GST6 is just out. It’s the best publication of its type and well worth a read. Link to PDF download here.
A sneak peek at a talk I’m doing tonight about what’s on my new mega trends map (and what’s in my head, which is much the same thing). Plenty more of these talks to come including a few that are public.
I was flying back from Germany yesterday and opened the BA snack menu only to find that they no longer accepted cash (is that even legal to do that?). Then this morning I was at Bill Granger’s cafe in Notting Hill and when I got out a £20 note to pay the reaction was “Oh…cash”. I guess my inclusion of cash as a partial ruin on my latest map isn’t that far off the truth after all.
Here you go then. Use this link to get to a high resolution version. A3, A1 and rather wonderful AO sized copies on paper are available upon request (no charge except for print, post and a cardbaord tube). See you in the future.
So here is a little background and commentary to my 2017 Mega Trends & Technologies map. This map began as an idea way back in 2015, but it wasn’t until early 2016 that I started to draw various outlines of what the map might look like.Eventually I settled on a look based on an earlier map I created in 2010. The initial thinking was very much about what the individual lines might represent and then obviously what to put on the lines and in particular the connection points (which took ages).
The mega trends were the first thing to get worked out. I had a gut feel about this already, but researched various publications to extend my thinking. These sources included work done by the MOD GST folks (Global Strategic Trends to 2040), the US National Intelligence Council (NIC) report on 2030, the OECD Science, Technology and Innovation Outlook 2016, Shell Scenarios and various reports by PWC, EY, KPMG and McKinsey. The main mega trends (about ten) broadly link with the mega trends contained within these reports, although I added a quite a few of my own to stir things up.
The final list of mega trends on the map (31 of them) are thus: population growth, urbanisation, rise of Africa, automation, globalisation, Easternisation, localisation (the same size as globalisation quite deliberately), climate change, falling fertility, societal ageing, competition for resources, growth of the global middle class, rising inequality, tribalism, ambiguity, individualism, volatility, complexity, personalisation, too much information, convenience, virtualisation, debt, connectivity, acceleration of change, uncertainty, desire for permanence, decline of trust, anxiety, simplicity, and digital self-actualisation.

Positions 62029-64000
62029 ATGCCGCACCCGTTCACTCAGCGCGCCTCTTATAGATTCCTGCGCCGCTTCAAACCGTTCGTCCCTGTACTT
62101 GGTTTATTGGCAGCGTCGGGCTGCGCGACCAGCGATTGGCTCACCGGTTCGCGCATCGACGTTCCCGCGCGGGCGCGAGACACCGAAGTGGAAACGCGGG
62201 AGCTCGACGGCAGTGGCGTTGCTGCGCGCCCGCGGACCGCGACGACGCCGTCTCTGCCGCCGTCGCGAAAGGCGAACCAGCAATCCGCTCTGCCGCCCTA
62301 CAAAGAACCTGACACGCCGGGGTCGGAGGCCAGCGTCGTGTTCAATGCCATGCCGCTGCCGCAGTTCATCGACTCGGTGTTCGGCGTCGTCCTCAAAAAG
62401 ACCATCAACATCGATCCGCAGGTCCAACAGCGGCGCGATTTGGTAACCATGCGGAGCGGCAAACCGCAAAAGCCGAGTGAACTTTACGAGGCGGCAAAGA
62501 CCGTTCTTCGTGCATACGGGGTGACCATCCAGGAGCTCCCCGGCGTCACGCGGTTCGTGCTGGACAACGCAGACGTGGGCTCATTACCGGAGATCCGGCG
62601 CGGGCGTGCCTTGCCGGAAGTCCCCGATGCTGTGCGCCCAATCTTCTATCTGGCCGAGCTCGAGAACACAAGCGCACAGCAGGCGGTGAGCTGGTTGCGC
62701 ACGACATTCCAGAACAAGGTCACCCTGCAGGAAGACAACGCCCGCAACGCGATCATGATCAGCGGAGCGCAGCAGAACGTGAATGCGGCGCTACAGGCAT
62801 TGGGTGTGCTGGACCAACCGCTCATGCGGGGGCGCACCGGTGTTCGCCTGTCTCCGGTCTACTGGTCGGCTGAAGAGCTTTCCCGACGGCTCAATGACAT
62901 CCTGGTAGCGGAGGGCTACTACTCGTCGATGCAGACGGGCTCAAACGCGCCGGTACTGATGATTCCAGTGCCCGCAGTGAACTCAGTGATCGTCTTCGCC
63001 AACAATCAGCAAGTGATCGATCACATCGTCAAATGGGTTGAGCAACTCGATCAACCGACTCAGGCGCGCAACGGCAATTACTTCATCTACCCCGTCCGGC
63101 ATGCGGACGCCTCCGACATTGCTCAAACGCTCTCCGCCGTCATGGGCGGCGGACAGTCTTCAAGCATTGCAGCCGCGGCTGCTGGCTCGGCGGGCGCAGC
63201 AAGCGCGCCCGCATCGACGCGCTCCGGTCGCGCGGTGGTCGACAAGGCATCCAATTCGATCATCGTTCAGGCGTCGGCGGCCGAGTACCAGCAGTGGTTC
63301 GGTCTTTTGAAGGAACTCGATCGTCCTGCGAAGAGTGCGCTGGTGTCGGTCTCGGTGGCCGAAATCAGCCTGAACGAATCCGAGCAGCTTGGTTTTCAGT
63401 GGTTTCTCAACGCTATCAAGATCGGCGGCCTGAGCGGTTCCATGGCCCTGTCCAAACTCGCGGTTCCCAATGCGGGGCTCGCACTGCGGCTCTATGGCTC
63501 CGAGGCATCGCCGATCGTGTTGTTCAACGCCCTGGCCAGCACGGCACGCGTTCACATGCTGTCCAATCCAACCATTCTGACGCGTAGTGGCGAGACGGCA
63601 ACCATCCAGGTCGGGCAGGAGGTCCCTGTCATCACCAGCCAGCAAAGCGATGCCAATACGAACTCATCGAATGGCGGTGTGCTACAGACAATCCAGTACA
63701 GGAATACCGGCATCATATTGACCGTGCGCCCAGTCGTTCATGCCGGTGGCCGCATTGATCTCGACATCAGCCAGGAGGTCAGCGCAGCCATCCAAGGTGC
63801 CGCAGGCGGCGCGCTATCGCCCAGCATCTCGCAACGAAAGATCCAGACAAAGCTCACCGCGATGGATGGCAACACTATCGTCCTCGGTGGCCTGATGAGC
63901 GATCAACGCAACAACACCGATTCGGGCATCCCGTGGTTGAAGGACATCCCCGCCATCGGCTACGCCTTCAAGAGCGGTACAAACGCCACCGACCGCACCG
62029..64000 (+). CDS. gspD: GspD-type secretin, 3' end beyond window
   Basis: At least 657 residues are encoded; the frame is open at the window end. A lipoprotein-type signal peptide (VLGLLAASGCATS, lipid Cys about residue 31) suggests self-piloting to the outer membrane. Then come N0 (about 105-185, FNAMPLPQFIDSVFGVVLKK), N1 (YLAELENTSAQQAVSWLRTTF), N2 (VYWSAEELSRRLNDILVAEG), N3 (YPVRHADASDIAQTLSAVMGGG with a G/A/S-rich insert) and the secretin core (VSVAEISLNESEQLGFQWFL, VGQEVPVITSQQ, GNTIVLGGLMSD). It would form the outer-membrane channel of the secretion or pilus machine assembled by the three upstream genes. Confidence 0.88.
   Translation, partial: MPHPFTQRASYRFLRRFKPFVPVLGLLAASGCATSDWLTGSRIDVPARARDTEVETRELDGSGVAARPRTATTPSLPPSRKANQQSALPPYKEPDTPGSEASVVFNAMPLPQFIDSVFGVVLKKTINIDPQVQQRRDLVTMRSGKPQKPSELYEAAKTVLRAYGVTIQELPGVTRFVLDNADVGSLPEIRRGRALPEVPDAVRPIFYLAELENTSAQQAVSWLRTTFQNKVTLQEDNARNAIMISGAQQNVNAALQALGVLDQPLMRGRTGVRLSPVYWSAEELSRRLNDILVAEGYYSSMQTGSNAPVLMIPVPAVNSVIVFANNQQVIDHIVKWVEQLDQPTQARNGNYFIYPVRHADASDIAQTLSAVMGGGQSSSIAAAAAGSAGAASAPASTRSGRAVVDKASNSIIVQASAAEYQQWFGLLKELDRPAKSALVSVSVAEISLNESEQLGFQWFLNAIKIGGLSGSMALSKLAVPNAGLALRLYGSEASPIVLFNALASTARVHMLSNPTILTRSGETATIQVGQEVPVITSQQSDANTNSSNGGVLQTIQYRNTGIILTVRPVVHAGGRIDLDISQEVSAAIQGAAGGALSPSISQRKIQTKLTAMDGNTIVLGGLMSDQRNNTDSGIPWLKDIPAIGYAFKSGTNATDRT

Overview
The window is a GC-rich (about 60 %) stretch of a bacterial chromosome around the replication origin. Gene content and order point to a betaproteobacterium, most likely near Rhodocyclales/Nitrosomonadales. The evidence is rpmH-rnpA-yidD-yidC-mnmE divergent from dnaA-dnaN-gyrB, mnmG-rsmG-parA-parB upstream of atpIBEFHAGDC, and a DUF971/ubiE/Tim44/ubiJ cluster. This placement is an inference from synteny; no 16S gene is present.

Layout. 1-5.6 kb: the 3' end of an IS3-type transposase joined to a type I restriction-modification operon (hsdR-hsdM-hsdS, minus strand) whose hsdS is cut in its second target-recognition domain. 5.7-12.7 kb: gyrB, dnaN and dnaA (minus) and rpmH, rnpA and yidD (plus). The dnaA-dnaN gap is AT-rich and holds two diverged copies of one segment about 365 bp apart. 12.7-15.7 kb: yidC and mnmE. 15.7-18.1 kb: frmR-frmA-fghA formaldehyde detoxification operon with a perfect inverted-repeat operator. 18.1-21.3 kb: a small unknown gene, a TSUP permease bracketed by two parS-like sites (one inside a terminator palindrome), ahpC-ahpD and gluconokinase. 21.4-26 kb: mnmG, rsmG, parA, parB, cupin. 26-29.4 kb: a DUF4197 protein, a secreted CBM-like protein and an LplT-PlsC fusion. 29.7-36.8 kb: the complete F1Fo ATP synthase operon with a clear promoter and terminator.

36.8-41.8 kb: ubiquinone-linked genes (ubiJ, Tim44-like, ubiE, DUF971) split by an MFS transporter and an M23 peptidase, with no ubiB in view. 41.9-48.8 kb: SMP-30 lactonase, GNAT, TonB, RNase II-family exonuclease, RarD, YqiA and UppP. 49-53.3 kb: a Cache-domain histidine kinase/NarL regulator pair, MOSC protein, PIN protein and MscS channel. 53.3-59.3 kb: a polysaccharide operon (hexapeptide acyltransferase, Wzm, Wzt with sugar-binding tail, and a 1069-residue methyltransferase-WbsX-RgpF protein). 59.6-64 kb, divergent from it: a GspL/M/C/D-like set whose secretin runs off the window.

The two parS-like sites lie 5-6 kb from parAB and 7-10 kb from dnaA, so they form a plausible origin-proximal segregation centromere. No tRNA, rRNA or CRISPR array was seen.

I had a big think about what should be in the middle of the map. In the end it was a connectivity, closely aligned with globalisation, acceleration of change, anxiety and volatility. Individualism was almost in the centre, but I had a long debate with myself about whether this was quite the right word. The NIC has Individual Empowerment as a mega trend, and this was tempting, as was Solipsism. In the end it was just plain individualism.
The lines radiating into or out of the centre (depending on how you read it) ended up being fairly familiar. They are society, work, economy, money, food, technology, retail, environment, media, transport, politics, energy, education, health, security and values. That last one was a last minute addition. Originally it was religion, then it became death (!) and then identity. I would have liked more time on this and may extend the line in any future versions.
The icons on the map are ‘mega trends’, ‘now’ (which means a current trend) and ‘next’ (meaning a future idea, innovation, event or trend). I also added ‘counter-trends’, ‘partial ruins’ (things that are dying out or in a state of decay), ‘dangerous currents’ and ‘places of interest’. Broadly ‘now’ (call it 2017-2020) is in the middle of the map and the future (‘next’) radiates outwards. All of the entries are serious and there’s a solid argument behind each and every one, but some are also intended to provoke, For example, the idea of wearables that display the predicted death date of the user is simply an extension of what’s going on now with a bit of gamification and exaggeration thrown in.
At the bottom of the map there are a series of global game changers. These are broadly mega risks (x-risks) and by their nature rather negative. It would be interesting to do the map again and have this section about hugely impactful positive events, but that’s really quite hard to think of that many (like trying to think of utopian rather than dystopian sci-fi). BTW, I had ‘Donald Trump really is President’ as a global risk in this section ages ago, but obviously had to take him off when this really happened! (See image).
So what’s the map for? It’s really just what’s in my head right now (May 2017). Hopefully it will spark some debate and make people think, especially about where we, as a world, might be heading. If you like the map you might enjoy a couple of other important sources, namely two of my books Future Files and especially Digital Vs. Human. Thank you for reading.
PS – There’s a lovely mistake on the map that I might just keep on. I added Cult of Artificial Stupidity as a place of interest – but I added it twice.
Finally (but probably not) here’s a link to some of the things that never made it onto the map or were taken off (i.e. trends and future predictions)
I had an interesting question from a workshop with EDF Energy a few days ago. I was talking about strong trends spawning counter-trends. Examples might include globalisation and localisation or fast food and slow food. So the question from EDF was has a counter-trend ever become stronger than the original trend?
It’s hard to think of anything, although localisation is building to the point where it could take over much as it did before in 1914 (some might argue). Anyone got any thoughts?